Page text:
Food contributes 24% of global carbon emissions so managing where you get your food from and what you eat has a clear environmental impact.
Of all food types, meat (especially red meat) causes the highest levels of carbon emissions. Farming is also one of the leading causes of deforestation.
If going without meat altogether doesn’t feel achievable, any reduction in meat-eating in your workplace and services will have an impact, so you could start with meat-free Mondays. Consider choosing vegetarian or vegan food for any catering you use - more than ever, there is a wealth of tasty and creative non-meat catering options. Use it as a challenge to experiment with food and recipes, that happen to be vegetarian or vegan.
Different foods have different levels of environmental impact - depending on how they’re grown and produced, transported, stored and prepared and whether they create lots of wastage. We can measure the carbon footprint of different foods as one way to help make decisions about food. For example, potatoes have a higher carbon footprint than other vegetables because they take longer to cook, but may have a lower footprint than out-of-season vegetables that are transported long distances.
Other foods have a worse impact because of the way they’re grown. For example, growing crops needed for palm oil has led to mass-deforestation, which in turn destroys the natural habitat for lots of animals, insects and plants. Ingredients should list where a product uses certified palm oil, which is more sustainable.
- How to cut out palm oil - not trees from The Wildlife Trusts
- What is a food carbon footprint? From BBC Good Food
- Food: Where emissions come from and how to reduce them from Keep Scotland Beautiful
Cook or bake your own food for social and team events rather than purchasing. This reduces energy use, transport emissions and packaging. It's also a fun way to engage the team.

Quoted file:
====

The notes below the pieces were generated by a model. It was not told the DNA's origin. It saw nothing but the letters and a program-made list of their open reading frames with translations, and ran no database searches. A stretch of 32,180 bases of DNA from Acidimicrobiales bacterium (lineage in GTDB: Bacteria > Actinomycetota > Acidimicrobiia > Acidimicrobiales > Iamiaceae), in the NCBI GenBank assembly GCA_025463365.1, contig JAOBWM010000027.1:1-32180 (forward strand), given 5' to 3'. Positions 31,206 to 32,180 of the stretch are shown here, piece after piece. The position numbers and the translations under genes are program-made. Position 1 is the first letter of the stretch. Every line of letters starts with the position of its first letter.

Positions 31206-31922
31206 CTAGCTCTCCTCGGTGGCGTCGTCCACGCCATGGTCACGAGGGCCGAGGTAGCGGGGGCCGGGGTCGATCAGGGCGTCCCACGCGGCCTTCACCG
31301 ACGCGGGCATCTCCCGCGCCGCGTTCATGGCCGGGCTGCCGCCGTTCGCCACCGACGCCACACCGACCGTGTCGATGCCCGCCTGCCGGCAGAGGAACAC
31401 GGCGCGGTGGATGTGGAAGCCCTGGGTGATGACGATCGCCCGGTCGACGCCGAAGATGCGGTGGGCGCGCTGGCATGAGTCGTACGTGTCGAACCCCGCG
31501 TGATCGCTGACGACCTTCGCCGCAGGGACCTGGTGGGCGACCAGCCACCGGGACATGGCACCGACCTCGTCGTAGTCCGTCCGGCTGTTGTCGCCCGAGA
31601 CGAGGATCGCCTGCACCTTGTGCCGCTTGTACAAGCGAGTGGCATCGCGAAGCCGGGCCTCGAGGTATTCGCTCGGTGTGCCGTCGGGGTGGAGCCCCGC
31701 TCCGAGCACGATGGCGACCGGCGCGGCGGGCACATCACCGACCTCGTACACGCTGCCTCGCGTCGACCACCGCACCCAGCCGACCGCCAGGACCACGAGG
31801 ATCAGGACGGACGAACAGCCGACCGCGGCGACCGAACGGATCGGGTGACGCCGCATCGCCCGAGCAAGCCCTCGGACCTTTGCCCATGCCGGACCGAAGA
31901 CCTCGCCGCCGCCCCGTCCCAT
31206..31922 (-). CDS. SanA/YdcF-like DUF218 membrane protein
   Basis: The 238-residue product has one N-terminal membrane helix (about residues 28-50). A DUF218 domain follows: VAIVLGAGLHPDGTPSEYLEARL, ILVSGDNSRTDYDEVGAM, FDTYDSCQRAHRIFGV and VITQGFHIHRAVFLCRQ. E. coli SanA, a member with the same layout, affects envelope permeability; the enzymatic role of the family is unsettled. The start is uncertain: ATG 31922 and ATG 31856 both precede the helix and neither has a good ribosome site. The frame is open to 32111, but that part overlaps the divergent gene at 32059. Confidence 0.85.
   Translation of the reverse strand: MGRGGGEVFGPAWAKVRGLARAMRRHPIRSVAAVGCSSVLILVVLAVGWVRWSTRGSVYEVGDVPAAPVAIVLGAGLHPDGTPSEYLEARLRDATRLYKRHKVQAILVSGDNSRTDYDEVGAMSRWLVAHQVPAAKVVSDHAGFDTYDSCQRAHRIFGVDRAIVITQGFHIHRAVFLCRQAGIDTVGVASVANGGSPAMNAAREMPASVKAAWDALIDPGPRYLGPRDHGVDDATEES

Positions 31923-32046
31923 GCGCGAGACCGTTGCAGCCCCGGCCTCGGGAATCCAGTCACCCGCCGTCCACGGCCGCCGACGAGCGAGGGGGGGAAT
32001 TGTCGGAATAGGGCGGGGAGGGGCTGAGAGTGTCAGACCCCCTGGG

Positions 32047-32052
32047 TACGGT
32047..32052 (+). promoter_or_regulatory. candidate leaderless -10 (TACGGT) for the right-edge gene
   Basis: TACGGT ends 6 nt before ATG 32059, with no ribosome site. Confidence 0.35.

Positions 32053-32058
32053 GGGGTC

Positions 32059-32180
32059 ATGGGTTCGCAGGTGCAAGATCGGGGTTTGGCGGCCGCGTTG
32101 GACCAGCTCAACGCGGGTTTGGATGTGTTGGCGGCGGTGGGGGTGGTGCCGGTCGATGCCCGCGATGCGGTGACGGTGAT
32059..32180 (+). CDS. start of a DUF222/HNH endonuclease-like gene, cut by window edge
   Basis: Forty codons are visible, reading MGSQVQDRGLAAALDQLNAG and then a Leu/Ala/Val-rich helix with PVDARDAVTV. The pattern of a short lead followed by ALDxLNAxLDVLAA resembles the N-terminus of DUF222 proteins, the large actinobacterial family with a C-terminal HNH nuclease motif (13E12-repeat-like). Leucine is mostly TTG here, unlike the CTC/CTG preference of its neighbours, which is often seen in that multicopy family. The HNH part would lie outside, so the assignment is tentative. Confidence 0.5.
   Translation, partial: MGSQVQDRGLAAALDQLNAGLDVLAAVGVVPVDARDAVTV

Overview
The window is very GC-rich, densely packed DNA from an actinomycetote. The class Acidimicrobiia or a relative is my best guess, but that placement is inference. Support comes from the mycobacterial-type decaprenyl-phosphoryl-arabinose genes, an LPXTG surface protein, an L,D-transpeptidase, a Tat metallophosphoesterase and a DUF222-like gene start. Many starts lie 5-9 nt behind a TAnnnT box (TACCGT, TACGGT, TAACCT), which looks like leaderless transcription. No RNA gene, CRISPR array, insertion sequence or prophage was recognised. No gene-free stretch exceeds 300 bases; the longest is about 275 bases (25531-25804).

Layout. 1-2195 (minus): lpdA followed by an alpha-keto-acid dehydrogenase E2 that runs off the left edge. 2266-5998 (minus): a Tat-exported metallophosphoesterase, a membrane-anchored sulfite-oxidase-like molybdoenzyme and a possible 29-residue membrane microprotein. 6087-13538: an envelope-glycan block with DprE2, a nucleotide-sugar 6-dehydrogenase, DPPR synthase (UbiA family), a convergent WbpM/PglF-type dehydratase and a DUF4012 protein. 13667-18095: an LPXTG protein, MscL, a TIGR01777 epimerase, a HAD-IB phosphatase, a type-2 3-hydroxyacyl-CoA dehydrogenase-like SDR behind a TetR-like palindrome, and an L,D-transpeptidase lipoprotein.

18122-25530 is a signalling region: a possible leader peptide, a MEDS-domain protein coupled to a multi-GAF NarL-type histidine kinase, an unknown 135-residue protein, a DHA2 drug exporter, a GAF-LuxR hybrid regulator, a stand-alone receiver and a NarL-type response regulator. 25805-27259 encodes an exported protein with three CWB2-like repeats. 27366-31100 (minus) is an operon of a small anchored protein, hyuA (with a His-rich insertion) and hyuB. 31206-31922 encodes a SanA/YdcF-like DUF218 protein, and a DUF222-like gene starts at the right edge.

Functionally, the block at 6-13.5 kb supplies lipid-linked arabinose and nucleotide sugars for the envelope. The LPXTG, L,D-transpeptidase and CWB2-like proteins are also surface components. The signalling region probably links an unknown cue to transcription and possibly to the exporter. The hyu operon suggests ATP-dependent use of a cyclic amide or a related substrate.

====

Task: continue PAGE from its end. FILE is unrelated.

Source food for events from local and if possible social enterprise suppliers to reduce delivery miles or ask them about low-carbon delivery e.g. cargo bike couriers.
It's not always easy to predict how much food you'll need at events. You have to find a balance between having enough food for everyone there, with not over-ordering for people who don't show up. This is often even trickier if you're running a hybrid event where people can change their minds last minute, or if things like high sickness levels affect attendance.
What you can do is speak to your venue to understand any arrangements they have in place to use excess food. If you can use food that can be heated on demand then consider this.
It's also important to communicate clearly with your attendees, and share the importance of them letting you know if they can't attend. Explain that this helps you reduce food waste and therefore can reduce environmental impact.
Even with your best efforts, it’s sometimes inevitable that you have surplus food or drink that your organisation can’t use. But that surplus might be of use to someone else.
Firstly, you could try searching for local food banks or food projects and see if they are able to make use of what you have left. FareShare also take larger amounts of surplus foods to distribute directly to their network of charities and frontline organisations.
You can also use food-sharing apps and websites to share what you have and let someone else take it.